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Staying clean involves some luck, which Kentucky has had

John Calipari and Kentucky run a clean program, but sometimes, others make a mess that programs pay for.

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NCAA Basketball: Louisiana State at Kentucky Mark Zerof-USA TODAY Sports

As the trial on college basketball winds down, the two teams that are seemingly in the most trouble with the NCAA are the Louisville Cardinals and the Kansas Jayhawks.

With texts, wiretaps, and testimony, prosecutors and the FBI were able to show that both UofL and KU had staff members directly work with agents from Adidas to compensate players and their families in order for them to play for their programs.

Brian Bowen Sr. testified that UofL assistant coach Kenny Johnson dropped off a bag of money to help pay for his family’s stay at the Galt House, a swanky hotel in the city of Louisville.

As for Kansas, Adidas bag man T.J. Gassnola gave Billy Preston a car and his family around $90,000. There were multiple texts between Gassnola and Self that suggest the Kansas coach may have known what was going on.

Other big-name programs that were struck by collateral damage from this trial were LSU, North Carolina (while named, the Heels were exonerated), and Duke.

Outside of a random text from Gassnola to Self that insinuates UNC, UK, and Duke pay players without any actual evidence to back it up, John Calipari and the Kentucky Wildcats came out of this trial unscathed.

So that leaves us with the question: Is Kentucky clean or just lucky?

It’s been noted that Calipari’s usual success with the top of the class (top 5 recruits) hasn’t been what it used to be. The last time Cal landed a recruit in the top 5 was in 2015 when Skal Labisierre committed to the Cats as the No. 2 overall player.

Cal’s highest recruit since then was De’Aaron Fox at No. 6 overall.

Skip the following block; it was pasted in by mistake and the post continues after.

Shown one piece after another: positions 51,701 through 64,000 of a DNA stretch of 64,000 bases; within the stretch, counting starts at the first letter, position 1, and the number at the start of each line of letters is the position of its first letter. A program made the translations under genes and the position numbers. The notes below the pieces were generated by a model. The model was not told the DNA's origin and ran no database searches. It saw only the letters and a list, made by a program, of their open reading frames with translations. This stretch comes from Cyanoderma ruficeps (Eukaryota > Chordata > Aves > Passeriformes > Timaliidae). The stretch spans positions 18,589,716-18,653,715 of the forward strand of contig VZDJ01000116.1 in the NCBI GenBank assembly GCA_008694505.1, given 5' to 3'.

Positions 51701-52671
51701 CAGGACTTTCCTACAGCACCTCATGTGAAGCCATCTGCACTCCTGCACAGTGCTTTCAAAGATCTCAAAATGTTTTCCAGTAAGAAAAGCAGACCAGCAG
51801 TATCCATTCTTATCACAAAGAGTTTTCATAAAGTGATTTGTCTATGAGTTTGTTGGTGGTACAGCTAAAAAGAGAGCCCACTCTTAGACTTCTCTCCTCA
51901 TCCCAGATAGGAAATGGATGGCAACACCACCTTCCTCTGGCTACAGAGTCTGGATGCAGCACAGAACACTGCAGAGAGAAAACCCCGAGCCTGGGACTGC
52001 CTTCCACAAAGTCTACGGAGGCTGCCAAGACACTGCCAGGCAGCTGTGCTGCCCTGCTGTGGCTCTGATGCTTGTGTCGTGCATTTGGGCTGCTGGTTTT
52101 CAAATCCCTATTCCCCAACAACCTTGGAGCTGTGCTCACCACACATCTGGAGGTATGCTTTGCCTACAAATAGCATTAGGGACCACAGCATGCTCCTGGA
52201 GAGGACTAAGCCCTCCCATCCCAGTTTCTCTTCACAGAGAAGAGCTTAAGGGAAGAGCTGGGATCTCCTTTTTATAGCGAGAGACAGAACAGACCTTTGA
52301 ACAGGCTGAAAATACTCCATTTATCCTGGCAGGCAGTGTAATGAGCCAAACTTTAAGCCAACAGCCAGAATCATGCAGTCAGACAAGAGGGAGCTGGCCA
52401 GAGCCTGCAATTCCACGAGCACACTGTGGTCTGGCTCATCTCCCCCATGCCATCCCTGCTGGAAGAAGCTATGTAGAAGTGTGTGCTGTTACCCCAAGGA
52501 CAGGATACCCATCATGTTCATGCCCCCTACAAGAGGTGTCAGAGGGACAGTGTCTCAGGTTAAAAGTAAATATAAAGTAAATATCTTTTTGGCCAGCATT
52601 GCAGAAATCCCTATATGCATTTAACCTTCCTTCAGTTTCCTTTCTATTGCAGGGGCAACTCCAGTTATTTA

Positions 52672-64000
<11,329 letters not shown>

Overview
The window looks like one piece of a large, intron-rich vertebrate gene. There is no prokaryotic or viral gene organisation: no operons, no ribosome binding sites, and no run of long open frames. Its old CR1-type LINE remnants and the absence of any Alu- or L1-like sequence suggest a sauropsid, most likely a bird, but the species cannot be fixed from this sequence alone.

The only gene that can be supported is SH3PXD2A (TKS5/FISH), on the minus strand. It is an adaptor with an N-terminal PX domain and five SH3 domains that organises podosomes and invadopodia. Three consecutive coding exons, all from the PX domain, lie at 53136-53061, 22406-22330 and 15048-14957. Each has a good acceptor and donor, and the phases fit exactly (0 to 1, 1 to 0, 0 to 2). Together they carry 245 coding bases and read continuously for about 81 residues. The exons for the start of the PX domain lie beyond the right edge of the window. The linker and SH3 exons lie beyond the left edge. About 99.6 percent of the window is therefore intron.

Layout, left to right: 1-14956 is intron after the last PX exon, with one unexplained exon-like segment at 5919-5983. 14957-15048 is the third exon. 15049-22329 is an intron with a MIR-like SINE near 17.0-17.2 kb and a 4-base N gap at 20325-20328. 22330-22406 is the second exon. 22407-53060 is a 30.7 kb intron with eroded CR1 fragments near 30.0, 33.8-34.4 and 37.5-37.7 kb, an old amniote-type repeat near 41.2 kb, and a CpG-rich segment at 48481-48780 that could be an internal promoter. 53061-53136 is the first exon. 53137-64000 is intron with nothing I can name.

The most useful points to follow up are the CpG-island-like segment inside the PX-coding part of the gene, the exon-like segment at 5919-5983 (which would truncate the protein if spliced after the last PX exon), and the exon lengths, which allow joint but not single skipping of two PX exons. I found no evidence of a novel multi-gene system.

While Kentucky has been in on the top guys in the country, they’ve all gone to Duke, the Arizona Wildcats, or to Kansas. Kansas and Arizona have been heavily implicated in this pay-for-play scandal while Duke has just been inserted into the melee following the Zion Williamson information.

If we recall, the commitment to Duke for Zion was out of nowhere. It was seemingly down to UK and the Clemson Tigers, with Clemson making a late surge. Then he put on the Duke hat, and everyone was stunned.

Was Calipari not willing to play the game the other schools were? Had he gotten so much of a lead in recruiting that he didn’t have to resort to offering extra benefits? Was the rest of college basketball just trying to catch up?

When asked about how he reacts if a player asks for extra benefits, Calipari answered the following way at SEC Media Days:

“We walk. We’re not...I’m not going to deal with it,” said Calipari. “If my staff is uncomfortable, there’s other kids.”

As for now we just don’t know. Calipari has done a great job of getting guys of high character to play at Kentucky. Luckily, he hasn’t had to deal with much off the court nonsense.

I would be remiss to neglect to mention that both Bam Adebayo and Kevin Knox were named as players to meet with Christian Dawkins, an agent from Adidas wrapped up in the UofL scandal, but neither player had committed to Kentucky at that point, and Kentucky was never implicated in wrongdoing.

What if it turned out that someone around them — like a parent or guardian — took illegal benefits, then everyone found out after they played at Kentucky? Neither Calipari nor Kentucky would have known, yet they’d still be punished by the NCAA all the same.

That’s why running a clean program involves some luck when you’re recruiting so many elite recruits every year. Thus far, Kentucky has run a clean program and managed to avoid any recruits who would have gotten the program.

Kentucky is one of the few big-time programs that remains unscathed. Calipari has even gone so far to offer fixes to the situation instead of blatantly ignoring, ala Coach K.

The dirty business of college basketball has been laid bare for the entire world to see. Any actions taken by the NCAA will not be sufficient if history can be any indication of things. The questions remain as to what, if any, actions will be taken against those schools that were implicitly involved with paying recruits.

Big Blue Nation doesn’t have anything to worry about for the moment. This trial is almost over, but one there are more on the horizon.

For now, John Calipari appears as if he is one of the few doing things the right way.

I hope that continues.